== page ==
“…if not now, then when?”, asked Emma Watson, in a speech she gave at the United Nations Headquarters in New York City last Saturday. Surely, the quote is one that many of us have heard in our lives, one that is meant to foster courage in the face of fear and uncertainty, to prompt a feeling of personal responsibility when presented with an imposing task. Watson, the UN Women Global Goodwill Ambassador, introduced the quote near the end of her speech, when she admitted that she had been quite nervous prior to her speech.
And why shouldn’t she be nervous? As a graduate of an International Relations program, the prospect of giving a speech at the UN is simultaneously exciting and incredibly intimidating one. But, in such a situation, my nervousness would stem only from the pressure I placed on myself, whereas Watson was likely nervous for additional, more serious reasons. She was introducing a UN campaign called HeForShe - “A Solidarity Movement for Gender Equality,” and if you have already read Mystie’s and/or Cassi’s posts on TLo42, or, really, if you have been following the news at all for the past few weeks, then you know that it is a frightening time for women. Hackers recently stole and released personal, nude photos of several prominent female celebrities; Anita Sarkeesian was forced from her home after receiving death threats for, well, doing nothing wrong at all (I refuse to craft a sentence that even begins to describe a “rationale” for these threats); several of Sarkeesian’s supporters have been similarly targeted. And, of course, this does not even include the sexual abuse and discrimination women continue to experience on a daily basis. Plain and simple, women are, at the very least, not afforded the same opportunities as men anywhere in the world. At worst, they are explicitly denied basic human rights. Sadly, as Watson noted in her speech, “No country in the world can yet say that they achieved gender equality.” Indeed, Watson’s deeds did not go unpunished. She, too, was threatened with a leak of personal nude photos (and, no, the fact that the stunt may have been fake does not diminish the meaning of the underlying threat).
This reality is why another quote Emma Watson used in her speech is so important to me: “Statesman Edmund Burke said all that is need for the forces of evil to triumph is for good men and women to do nothing.” All I have to do to allow the denial of human rights to women to continue is to do nothing. Combined with her questions of “If not me, then who?” and “If not now, then when?”, the quote has provided an incredibly strong motivator for myself and men around the world to take this opportunity to speak out, stand up, and offer our support in the fight to secure an equal future for men and women alike.
There can no longer be any question as to who this issue affects or involves, either. Watson extended what she called a formal invitation to men to participate in the conversation, explaining that “men don’t have the benefits of equality, either.” And while I’m not personally inclined to complain about the male sex lacking in equality in the face of recent events, I’d be flat-out lying if I said that I hadn’t taken notice of the cultural norms affecting men, as well: we are supposed to be strong – even aggressive – and keep our emotions in check, to mention only a small subset of the cultural pressures men face. And as Watson so rightfully said, this has an immediate consequence of shaping the norms that affect women.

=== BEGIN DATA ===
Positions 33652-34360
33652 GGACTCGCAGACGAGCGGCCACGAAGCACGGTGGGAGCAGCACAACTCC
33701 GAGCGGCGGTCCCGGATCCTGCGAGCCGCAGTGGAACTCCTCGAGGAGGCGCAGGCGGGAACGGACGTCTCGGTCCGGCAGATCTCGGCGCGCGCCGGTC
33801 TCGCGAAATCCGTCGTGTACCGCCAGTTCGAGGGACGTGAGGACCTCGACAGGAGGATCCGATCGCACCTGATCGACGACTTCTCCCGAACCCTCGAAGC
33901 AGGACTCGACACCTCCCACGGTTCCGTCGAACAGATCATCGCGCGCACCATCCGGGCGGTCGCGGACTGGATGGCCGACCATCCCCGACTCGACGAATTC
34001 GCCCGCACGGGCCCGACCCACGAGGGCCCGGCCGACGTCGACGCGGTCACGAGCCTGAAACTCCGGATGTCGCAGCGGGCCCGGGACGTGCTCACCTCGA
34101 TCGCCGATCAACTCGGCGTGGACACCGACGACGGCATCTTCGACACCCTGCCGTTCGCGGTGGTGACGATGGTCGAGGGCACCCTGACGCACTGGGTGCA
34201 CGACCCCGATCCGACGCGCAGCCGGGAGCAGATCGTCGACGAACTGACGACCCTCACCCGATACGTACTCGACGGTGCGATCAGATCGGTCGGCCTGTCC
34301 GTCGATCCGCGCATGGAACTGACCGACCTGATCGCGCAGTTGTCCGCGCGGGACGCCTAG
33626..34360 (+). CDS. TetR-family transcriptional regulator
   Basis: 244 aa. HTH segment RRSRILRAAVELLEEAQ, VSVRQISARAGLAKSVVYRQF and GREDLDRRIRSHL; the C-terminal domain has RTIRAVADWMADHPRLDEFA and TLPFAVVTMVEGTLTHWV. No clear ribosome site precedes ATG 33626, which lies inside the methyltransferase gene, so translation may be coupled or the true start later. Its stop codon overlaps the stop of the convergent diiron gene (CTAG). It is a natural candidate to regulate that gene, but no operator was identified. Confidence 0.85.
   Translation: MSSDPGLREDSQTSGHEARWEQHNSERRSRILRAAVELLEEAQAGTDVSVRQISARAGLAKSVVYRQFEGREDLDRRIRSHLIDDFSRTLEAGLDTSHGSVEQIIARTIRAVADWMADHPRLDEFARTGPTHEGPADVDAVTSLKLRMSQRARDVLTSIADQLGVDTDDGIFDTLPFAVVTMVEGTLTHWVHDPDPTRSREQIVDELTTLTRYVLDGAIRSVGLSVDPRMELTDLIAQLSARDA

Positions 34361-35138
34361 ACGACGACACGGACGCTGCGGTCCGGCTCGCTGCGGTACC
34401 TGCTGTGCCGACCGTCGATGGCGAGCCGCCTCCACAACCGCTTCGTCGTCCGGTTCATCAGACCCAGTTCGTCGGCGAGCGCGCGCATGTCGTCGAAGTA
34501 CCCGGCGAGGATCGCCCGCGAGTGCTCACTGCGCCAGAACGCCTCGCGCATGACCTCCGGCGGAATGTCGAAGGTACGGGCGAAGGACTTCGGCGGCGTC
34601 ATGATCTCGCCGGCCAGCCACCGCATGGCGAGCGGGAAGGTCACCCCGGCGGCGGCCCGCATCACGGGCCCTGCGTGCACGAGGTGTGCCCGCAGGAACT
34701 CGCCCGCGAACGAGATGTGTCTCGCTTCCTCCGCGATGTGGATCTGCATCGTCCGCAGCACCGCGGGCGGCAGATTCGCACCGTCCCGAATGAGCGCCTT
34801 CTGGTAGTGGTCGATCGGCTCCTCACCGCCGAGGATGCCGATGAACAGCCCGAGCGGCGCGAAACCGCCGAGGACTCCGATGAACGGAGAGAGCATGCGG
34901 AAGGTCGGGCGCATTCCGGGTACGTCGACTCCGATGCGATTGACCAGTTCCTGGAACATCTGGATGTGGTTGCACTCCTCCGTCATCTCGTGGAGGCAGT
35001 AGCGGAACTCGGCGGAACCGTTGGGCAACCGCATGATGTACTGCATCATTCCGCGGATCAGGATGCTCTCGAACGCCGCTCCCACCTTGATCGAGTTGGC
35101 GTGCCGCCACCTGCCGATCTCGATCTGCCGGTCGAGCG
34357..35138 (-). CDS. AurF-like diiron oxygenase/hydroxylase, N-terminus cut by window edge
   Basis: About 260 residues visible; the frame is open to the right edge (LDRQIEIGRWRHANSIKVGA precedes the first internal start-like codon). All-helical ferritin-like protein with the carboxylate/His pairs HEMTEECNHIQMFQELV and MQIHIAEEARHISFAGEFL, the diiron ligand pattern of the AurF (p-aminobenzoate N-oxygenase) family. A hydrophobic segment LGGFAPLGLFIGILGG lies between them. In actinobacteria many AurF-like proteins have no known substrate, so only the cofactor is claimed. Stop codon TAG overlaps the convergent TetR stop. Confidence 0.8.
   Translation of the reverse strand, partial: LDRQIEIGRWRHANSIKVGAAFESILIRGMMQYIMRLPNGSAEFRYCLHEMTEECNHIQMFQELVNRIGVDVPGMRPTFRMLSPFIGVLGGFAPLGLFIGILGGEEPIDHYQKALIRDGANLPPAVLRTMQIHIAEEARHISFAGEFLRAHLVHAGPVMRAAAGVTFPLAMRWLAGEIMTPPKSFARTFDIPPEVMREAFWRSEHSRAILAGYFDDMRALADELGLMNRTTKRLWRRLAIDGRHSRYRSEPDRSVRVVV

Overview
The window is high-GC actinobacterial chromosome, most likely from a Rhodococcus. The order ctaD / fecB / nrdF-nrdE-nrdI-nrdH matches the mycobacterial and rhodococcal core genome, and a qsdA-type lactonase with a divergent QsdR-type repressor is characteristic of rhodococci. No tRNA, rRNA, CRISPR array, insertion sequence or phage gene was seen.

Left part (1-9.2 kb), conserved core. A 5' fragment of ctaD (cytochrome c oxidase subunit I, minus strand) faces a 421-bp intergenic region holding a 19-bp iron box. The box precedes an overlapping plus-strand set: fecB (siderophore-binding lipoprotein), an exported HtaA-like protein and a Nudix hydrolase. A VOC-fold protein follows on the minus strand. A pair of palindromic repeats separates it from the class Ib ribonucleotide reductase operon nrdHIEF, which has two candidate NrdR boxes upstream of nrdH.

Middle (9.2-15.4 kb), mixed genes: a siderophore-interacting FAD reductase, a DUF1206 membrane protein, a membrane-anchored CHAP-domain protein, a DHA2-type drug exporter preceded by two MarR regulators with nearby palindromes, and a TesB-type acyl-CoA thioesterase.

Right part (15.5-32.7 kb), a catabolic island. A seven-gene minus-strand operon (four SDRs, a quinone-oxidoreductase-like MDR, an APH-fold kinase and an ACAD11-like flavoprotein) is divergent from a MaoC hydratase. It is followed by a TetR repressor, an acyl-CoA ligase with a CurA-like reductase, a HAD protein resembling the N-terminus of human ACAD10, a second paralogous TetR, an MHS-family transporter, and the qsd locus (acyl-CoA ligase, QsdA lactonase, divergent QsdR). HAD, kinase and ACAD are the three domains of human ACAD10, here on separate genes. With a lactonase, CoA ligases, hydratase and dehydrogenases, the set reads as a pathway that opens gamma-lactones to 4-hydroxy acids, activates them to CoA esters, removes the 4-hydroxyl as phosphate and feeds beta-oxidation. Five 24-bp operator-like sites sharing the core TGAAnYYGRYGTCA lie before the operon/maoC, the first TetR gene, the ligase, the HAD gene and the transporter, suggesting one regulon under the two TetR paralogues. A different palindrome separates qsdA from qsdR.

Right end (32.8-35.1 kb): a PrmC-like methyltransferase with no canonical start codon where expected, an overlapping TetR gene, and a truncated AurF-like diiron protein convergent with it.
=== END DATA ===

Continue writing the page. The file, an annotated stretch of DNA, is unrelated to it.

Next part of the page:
In the past, I struggled with identifying the best way to get involved and show my support for women’s rights, other than to continually try to participate in conversations that make me consider the topic on a regular basis; thanks to my wife and the wonderful friends we have that make up TLo42, these conversations usually crop up often enough to meet that requirement. But I recently realized that the current climate in gaming and the world in general, as caustic as it may be, demands only the simplest action as a first step – and I’ll leave it to Slate writer Phil Plait to put it in words (emphasis mine):
This isn’t about [loathsome knuckle-dragging Men’s Rights Advocates and their ilk]. It’s about women, and men supporting them. It’s about all of us. And doing this isn’t white-knighting, it isn’t mansplaining, and it isn’t weak, or unmanly. It is, quite simply, doing what’s right and standing up for others.
I have no claim to solutions for these problems; I cannot hope to know how to stop the hatred and violence and oppression and othering of women on the Internet and in the world.
But I know how to stand up for my friends. I know how to write, and how to make myself heard. And I can hope that other men will do this as well, because while I don’t know the whole solution, I know a part of it, a significant part of it, is just showing that we are listening, that we care, and we want to help.
And that’s why I stand with Emma Watson.
I, too, intend to do what’s right. I, too, am going to stand up for others. I, too, stand with Emma Watson. And Anita Sarkeesian. And women everywhere. And I stand with the 148, 137 other men who have already visited heforshe.org (at the time of my commitment) and resolved to support them. That’s one of the most beautiful things about HeForShe: it’s so simple. So, my fellow men and boys, make yourself heard, be counted as a HeForShe, as I have:
The fight will go on, probably, sadly, for years to come. But this is where we make our initial stand. Click the picture above to head over to heforshe.org. Because, if not you, then who? If not now, then when?